“The Anvil and the Hammer” by Kofi Awooner is a poem that describes the road to transformation and rebirth. The persona is caught in the web of uncertainty between the past and the present, between the ancient tradition and modern practice. The persona speaks from the point f view of one moving from uncertainty to final liberation or freedom. The ‘anvil” and “hammer” are two special tools or instruments used by blacksmiths to transform raw metals to enviable shapes and designs. Therefore, whatever captivity or imprisonment the speaker is entrapped in, there is the hope of rebirth and there will be, “the joy of new songs”. The imprisonment is for a while but joy comes thereafter this message is encapsulated in the following lines:
Caught between the anvil and the hammer
In the forging house of a new life.
Transforming the pangs that delivered me
Into the joy of new songs
In these lines, the speaker goes through tortuous
Moments that will transform him into the joy of new songs. The period of the past, characterized by the celebration of their cultural heritage cannot be wished away for the love of the new “jargon” that is, the western lifestyle. The trapping of the past, tender and tenuous…are laced with the flimsy glories of paved streets. The jargon of a new dialectic…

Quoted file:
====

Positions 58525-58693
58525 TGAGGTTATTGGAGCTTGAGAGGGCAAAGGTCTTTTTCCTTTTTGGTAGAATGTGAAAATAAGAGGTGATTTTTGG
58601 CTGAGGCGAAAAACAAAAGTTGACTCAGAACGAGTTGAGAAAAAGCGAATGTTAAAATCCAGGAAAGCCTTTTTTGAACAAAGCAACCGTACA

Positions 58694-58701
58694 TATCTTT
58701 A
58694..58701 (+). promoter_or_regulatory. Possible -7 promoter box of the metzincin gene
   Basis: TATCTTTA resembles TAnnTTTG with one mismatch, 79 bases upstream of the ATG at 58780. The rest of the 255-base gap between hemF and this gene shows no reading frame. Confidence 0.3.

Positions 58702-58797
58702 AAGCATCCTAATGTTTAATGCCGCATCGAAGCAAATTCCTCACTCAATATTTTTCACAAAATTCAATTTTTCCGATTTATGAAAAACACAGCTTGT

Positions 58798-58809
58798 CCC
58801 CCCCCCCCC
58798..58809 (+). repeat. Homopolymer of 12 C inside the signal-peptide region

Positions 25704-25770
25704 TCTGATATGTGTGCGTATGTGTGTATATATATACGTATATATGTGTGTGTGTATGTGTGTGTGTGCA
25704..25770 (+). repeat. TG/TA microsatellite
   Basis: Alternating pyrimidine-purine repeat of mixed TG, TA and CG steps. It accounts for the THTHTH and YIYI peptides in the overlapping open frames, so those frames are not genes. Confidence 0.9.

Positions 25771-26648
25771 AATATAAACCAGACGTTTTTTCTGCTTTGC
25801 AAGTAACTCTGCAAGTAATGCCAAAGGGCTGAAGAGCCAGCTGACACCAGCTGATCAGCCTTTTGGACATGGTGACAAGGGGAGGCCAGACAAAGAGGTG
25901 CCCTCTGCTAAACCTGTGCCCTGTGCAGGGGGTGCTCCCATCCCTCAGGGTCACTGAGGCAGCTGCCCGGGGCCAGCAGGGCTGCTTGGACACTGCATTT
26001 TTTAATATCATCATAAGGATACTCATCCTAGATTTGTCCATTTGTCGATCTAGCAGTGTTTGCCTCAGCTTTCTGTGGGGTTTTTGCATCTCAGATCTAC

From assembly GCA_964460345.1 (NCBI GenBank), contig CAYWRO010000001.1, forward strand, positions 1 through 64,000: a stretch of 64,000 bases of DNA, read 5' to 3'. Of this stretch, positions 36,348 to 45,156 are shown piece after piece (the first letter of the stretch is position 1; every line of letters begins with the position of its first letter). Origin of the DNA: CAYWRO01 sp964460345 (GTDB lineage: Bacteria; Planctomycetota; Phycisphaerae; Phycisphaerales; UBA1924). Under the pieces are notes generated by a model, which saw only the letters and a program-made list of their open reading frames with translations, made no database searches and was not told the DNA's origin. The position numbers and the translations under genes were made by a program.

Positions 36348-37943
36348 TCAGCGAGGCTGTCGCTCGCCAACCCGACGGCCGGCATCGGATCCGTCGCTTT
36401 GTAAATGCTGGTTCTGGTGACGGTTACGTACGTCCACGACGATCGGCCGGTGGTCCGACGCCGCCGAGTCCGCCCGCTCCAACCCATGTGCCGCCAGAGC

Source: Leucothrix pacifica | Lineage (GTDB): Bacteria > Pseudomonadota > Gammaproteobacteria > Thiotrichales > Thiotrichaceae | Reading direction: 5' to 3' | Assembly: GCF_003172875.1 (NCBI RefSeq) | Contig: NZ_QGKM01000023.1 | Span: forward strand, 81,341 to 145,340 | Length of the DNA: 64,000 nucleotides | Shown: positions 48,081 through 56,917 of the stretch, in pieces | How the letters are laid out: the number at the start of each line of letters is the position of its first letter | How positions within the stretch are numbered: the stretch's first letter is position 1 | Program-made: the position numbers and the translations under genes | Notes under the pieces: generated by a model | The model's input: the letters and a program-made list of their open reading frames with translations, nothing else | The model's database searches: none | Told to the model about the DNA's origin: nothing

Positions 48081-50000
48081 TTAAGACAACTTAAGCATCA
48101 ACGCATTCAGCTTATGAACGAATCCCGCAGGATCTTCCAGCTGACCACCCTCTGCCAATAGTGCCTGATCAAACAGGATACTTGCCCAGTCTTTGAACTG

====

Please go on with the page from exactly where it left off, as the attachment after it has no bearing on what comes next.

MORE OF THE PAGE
Simply put, the speaker prefers his traditional lifestyle to this western-style civilization. Thus, he beckons on his ancestors to sew the old days for us that we can wear them under our new garment.” This perhaps implies that the speaker does not outrightly reject the western culture but speaks of a blend of the two especially as there is growing evidence that the upcoming generation has lost touch with the heritage of the African past.
A final chant of patriotism is implied in lines 18-19, where the speaker believes that if we ignore the negative times and
“make ourselves new flags and anthems,
…lift high the banner of the land…,
Our songs shall reverberate across the seas.
Hence, the trials of the past will strengthen us to glory.